Though in Tim Seeley I trust, I was quite sad to see Sam Humphries tweet this two weeks ago:
CONGRATULATIONS to new GREEN LANTERNS writer, Tim "Top Shelf" Seeley. He is already killing it. Simon and Jess are in excellent hands. ✳️✳️ https://t.co/aRcnqY1j4H
— Sam Humphries (@samhumphries) August 21, 2017
Say it ain’t so Humphries! This series has rejuvenated Simon Baz and Jessica Cruz while further developing the Green Lantern mythos and history. It has taken a buddy cop drama and turned it into cosmic fun. You have big shoes to fill Seeley!
So what’s it about?
The official summary reads:
“OUT OF TIME” part five! Jessica, Simon and the first seven bearers of green rings face Volthoom in the past as he holds the Guardians of the Universe hostage. As Lantern after Lantern falls, is there any chance of stopping the First Lantern from rewriting reality?
Why does this matter?
Simon Baz lost his ring, Jessica Cruz is attempting to teach the first Green Lanterns how to use their powers, and, oh yeah, they’re both trapped 10 billion years in the past. No biggy. On top of that, they’ve gotta stop Volthoom from killing an entire planet. Just another day in a Green Lantern’s life!
Fine, you have my attention. What’s good about it?
Dig the look of the Lantern at the bottom.
Even though these new first Green Lantern characters have only been in a few issues Humphries has done a great job fleshing them out and making them sound different. They continue to be interesting in this issue which is helpful since so many of them die! Like a good TV show, Humphries spares no character who needs killing as this issue focuses on Volthoom and their first attack on him. Volthoom meanwhile, is freaking evil as hell and quite insane. His power ring is one that switches based on his emotions, which makes him particularly erratic, especially visually, due to the color changes.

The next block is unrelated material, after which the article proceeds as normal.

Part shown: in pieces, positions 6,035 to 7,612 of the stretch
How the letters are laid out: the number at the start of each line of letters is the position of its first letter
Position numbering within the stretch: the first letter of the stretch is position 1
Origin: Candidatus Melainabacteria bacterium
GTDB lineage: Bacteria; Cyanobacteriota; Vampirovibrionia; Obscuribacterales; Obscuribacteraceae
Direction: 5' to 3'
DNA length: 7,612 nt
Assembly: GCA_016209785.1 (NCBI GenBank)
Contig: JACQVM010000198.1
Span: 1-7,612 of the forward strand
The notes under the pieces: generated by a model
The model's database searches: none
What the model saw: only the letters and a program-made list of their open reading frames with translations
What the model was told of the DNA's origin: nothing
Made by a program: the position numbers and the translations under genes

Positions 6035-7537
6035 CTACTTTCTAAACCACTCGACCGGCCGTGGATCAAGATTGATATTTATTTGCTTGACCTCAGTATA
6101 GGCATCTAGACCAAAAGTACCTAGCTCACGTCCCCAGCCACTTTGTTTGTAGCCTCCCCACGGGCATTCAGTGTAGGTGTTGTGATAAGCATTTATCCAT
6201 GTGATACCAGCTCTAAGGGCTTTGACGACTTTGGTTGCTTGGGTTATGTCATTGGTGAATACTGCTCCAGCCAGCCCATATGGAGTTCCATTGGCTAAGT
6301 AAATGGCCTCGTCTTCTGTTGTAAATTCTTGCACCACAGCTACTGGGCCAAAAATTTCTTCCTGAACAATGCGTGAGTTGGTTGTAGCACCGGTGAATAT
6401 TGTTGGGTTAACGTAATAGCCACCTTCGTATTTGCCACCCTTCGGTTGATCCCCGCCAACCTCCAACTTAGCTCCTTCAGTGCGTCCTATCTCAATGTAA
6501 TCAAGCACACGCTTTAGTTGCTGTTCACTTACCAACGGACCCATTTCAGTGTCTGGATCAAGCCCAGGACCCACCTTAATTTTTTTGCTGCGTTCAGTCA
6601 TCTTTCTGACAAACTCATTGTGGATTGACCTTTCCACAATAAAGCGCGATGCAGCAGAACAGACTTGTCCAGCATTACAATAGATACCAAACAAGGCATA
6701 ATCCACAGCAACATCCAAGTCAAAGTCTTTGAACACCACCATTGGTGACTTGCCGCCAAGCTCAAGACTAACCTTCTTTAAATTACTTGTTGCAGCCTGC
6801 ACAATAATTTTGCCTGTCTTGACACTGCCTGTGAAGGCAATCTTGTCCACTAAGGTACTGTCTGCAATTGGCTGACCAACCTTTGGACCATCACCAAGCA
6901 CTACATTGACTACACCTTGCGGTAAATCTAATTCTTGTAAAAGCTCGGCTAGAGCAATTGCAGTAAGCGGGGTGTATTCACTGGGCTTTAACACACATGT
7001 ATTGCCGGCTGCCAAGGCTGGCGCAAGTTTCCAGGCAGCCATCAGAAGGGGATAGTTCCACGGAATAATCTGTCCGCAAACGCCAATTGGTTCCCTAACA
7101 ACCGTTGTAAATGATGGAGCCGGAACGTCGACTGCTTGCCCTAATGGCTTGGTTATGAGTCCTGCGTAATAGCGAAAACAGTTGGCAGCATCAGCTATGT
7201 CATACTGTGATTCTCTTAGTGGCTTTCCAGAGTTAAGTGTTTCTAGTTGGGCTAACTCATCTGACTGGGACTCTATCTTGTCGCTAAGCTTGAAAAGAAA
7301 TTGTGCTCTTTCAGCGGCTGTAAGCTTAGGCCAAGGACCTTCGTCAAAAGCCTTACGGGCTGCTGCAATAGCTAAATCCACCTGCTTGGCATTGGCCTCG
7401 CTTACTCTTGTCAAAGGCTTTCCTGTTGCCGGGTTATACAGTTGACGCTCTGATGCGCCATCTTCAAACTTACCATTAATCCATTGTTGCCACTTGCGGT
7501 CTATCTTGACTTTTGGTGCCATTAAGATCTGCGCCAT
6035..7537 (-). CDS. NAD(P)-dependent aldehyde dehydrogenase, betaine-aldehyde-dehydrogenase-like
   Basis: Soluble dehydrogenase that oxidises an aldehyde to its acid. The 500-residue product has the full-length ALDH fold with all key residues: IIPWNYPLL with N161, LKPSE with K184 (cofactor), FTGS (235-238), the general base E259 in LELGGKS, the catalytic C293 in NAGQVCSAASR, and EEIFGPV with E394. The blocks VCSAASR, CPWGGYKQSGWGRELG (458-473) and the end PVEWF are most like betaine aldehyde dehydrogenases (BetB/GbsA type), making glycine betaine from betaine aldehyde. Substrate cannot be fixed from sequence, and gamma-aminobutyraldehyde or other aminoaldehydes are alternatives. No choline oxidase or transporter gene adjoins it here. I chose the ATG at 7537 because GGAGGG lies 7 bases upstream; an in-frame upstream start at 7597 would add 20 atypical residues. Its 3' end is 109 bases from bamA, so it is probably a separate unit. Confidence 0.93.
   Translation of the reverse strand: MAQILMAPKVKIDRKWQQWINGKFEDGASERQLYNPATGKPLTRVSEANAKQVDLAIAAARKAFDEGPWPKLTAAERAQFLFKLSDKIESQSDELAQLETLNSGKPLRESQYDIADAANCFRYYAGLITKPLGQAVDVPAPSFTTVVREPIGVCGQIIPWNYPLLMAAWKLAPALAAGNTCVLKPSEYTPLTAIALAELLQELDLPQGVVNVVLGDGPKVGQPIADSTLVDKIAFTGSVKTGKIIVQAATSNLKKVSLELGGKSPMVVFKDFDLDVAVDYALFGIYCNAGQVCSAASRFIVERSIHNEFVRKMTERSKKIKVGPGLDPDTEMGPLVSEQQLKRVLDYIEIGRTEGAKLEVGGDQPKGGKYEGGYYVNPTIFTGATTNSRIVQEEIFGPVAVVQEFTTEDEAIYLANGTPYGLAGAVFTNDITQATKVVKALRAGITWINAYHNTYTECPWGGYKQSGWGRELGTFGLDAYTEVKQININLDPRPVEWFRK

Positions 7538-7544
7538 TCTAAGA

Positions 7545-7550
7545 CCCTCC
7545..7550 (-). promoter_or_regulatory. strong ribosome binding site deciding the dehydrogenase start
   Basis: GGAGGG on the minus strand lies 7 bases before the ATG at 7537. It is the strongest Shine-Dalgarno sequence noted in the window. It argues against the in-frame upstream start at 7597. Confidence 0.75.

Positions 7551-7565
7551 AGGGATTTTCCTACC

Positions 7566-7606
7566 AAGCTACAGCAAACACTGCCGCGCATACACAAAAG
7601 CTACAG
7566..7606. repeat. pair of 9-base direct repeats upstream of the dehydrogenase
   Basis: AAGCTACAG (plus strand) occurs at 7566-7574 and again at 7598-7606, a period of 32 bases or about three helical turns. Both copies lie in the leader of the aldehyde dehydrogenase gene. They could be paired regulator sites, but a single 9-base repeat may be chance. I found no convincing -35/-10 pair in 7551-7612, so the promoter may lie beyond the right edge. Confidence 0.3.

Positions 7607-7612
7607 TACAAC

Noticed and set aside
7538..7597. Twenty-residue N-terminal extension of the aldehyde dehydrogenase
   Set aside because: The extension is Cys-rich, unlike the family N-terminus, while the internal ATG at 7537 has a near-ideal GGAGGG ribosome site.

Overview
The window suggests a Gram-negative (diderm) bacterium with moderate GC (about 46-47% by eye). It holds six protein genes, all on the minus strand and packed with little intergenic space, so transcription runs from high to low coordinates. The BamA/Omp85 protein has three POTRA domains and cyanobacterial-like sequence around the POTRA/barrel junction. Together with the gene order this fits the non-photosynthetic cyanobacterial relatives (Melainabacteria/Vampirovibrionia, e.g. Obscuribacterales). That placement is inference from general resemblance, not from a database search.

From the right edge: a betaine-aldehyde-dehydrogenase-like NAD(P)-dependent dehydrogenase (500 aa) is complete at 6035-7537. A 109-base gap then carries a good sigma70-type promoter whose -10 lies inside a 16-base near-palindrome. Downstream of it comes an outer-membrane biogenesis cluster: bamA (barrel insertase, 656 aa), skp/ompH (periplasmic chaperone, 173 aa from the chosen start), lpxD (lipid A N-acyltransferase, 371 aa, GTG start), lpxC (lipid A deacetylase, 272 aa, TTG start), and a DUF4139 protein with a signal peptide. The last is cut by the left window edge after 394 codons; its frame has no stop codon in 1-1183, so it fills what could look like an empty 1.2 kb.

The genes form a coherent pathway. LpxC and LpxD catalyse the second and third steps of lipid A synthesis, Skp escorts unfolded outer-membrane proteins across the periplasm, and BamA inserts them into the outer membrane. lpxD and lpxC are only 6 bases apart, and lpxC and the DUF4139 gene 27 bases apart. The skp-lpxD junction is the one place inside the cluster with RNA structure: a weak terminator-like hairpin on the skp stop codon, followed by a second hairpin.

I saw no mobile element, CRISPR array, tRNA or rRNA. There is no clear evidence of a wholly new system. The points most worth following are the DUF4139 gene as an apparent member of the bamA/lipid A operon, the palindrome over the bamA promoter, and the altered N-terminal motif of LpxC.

This issue is largely a fight comic as the Green Lanterns take on Volthoom and get their newbie butts kicked. If there was a central character to the issue it’s Simon, who is reeling from a lack of ring and inability to join in the fight. To say Humphries ends this issue on an awesome note is an understatement and if you’ve been reading this series you’re going to dig where the story is going.
The pencils by Carlo Barbera are quite clean and reminiscent of Humberto Ramos’ kinetic and elongated lines. Volthoom exhibits many emotions and Barbera captures them well. Heck, he even looks emotive when he’s drooling blood or spitting with rage. There’s good use of double page layouts too, which helps give the action a bit of chaotic energy that suits the Green Lanterns’ inexperience with the ability of their rings.
Yep, he’s bonkers.
It can’t be perfect can it?
This issue exhibits the usual fight style we see in superhero comics which is a bit unfortunate. Essentially they run in punching with no plan at all and given their numbers you’d think Jessica or Simon would have a better plan than this. Though the losses taken do add a gravity to the action the lack of strategy, or much focus on specific characters aside from coming in punching, lessens the impact of their deaths. You see a hero rushing in and punching only to die and you think, “Well they kinda deserved it, no?”
Is It Good?
An action packed fight comic that takes real losses in a fun penultimate issue to Humphries’s latest story arc.